Wilton “zews” Prado is one of the hotly contested coaches in CS: GO. He has been a member of multiple strong teams, first with SK Gaming, then Immortals and most recently Team liquid. Under his guidance, Team Liquid rose to prominence. They were constantly put up against the best team in the world, Team Astralis. Their ability to hotly contest Team Liquid, although they never won a series against Astralis was commendable.
It was a big surprise to see Team Liquid agreeing to transfer members from their most successful team to MiBr. However, it came to light that it was ‘Zews’ who requested the transfer as he wanted to play in an all-Brazilian squad [ MiBr in this instance]. He probably believed that he had more to offer in an all-Brazilian squad if he could coach them.
Joining MiBr definitely was a smart choice for the coach. With Team Liquid he had achieved a lot of success. Maybe with a couple of roster changes, Team liquid would have been able to reach the very top of the scene. They were already knocking near the top four of premier tournaments with consistent ease. However, it would essentially mean a fresh start for the coach who would have to contend with a new player’s playstyle.
Epitácio “TACO” de Melo
TACO had taken a more supportive role during his time on Team Liquid. With the North American team fielding several high-skilled individuals on their roster, there was no justification to make TACO be the star. He had excellent synergy with Zews as the coach and that is also a principal reason why the two moving together makes a lot of sense.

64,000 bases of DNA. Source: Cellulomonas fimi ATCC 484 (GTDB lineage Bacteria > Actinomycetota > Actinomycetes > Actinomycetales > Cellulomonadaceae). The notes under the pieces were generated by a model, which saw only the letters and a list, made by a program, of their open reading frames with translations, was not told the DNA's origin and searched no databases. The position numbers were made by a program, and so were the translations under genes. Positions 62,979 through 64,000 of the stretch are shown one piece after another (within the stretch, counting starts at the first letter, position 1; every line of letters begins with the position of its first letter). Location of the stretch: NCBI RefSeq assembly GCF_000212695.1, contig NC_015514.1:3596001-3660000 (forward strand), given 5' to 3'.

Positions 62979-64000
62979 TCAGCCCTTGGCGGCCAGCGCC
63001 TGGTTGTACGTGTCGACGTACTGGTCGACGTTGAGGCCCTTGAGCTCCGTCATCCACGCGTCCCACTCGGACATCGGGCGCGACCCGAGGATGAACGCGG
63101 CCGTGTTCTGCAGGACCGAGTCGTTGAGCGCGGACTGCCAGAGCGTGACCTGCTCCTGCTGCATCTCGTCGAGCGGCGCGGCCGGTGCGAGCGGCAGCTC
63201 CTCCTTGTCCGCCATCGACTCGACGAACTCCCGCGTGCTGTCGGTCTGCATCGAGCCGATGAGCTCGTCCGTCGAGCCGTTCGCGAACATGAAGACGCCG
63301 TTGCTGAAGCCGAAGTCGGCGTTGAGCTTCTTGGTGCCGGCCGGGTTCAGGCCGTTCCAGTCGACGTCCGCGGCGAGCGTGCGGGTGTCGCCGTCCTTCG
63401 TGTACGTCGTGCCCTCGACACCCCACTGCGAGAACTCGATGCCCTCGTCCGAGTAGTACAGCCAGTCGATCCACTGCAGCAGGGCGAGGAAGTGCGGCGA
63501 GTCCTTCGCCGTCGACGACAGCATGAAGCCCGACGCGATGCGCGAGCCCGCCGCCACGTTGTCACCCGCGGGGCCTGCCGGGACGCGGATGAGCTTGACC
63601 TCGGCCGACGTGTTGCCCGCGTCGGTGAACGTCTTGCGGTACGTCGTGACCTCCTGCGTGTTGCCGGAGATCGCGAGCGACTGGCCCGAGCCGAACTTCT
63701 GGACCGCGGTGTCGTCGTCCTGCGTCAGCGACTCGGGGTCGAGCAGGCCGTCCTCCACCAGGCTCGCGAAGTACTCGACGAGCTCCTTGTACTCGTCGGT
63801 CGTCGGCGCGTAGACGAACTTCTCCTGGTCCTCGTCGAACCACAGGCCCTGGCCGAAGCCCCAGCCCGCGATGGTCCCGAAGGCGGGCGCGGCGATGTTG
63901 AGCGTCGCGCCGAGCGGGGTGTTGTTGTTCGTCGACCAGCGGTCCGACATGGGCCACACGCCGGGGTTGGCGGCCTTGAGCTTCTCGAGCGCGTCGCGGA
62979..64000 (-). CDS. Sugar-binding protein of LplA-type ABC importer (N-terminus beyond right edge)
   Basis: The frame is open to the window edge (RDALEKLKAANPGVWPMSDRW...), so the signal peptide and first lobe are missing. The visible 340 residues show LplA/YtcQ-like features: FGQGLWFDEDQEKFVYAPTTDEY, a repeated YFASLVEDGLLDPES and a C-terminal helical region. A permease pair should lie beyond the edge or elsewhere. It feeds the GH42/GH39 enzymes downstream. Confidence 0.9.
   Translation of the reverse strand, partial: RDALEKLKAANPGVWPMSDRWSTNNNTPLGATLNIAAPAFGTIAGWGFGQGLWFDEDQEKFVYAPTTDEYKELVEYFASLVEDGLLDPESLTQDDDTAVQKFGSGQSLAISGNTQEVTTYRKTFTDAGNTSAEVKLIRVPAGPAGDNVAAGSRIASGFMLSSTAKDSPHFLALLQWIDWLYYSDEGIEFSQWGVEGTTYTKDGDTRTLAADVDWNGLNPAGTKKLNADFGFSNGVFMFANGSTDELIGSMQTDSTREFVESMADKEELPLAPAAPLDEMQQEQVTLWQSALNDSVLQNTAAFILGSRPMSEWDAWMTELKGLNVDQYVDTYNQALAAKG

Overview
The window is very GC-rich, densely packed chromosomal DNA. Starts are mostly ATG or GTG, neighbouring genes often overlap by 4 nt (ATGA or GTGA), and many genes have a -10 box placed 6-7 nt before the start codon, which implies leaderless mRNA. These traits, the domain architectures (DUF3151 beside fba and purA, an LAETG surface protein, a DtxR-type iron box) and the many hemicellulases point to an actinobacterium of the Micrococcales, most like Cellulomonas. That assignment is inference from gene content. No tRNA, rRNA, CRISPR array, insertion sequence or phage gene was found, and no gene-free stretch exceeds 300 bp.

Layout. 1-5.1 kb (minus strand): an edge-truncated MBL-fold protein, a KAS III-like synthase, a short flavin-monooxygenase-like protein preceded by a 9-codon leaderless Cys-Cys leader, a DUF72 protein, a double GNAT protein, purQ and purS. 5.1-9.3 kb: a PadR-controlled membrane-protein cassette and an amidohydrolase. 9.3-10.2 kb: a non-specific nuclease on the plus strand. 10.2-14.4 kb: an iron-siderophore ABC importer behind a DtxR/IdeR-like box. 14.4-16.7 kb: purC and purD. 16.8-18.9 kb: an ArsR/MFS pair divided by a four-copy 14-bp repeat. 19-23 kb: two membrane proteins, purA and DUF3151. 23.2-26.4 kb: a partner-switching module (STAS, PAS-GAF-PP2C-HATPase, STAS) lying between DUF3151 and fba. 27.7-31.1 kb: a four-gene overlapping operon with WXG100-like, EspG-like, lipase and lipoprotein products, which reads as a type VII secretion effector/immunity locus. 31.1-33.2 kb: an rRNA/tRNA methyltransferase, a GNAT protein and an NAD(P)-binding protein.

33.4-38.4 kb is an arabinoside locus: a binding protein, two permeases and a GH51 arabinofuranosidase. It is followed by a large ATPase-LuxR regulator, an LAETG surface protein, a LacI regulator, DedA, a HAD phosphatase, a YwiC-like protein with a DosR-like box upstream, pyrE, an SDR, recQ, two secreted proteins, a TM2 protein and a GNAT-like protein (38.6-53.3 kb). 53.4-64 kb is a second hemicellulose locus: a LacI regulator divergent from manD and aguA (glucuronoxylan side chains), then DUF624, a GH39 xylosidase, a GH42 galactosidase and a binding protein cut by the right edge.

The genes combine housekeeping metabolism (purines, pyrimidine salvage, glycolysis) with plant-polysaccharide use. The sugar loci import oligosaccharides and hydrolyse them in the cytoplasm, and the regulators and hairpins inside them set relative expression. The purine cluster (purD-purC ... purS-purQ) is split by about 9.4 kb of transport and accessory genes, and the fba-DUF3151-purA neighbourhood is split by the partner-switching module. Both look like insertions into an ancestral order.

TACO had a fantastic time in the past when he was in the Brazilian squad. He put up big numbers on an individual level but more importantly had great synergy with the rest of the squad. The new look MiBr roster will definitely want to find the same level of synergy and coordination in their attempt to improve results.
João “felps” Vasconcellos
For most of 2018, Felps did not have a great individual performance. However as we saw in the latter part of the half, he has definitely improved significantly. As we can see in the performance graph below, his performance towards the end of the year saw a significant increase. There is little doubt this is what prompted MiBr to approach and sign him for their 2019 roster. With a confident Felps, MiBr has the necessary elements to make a case for themselves at the upcoming Major. There are still a few weeks for the Major and we expect the Brazilians to come up with a short and precise plan in the meantime.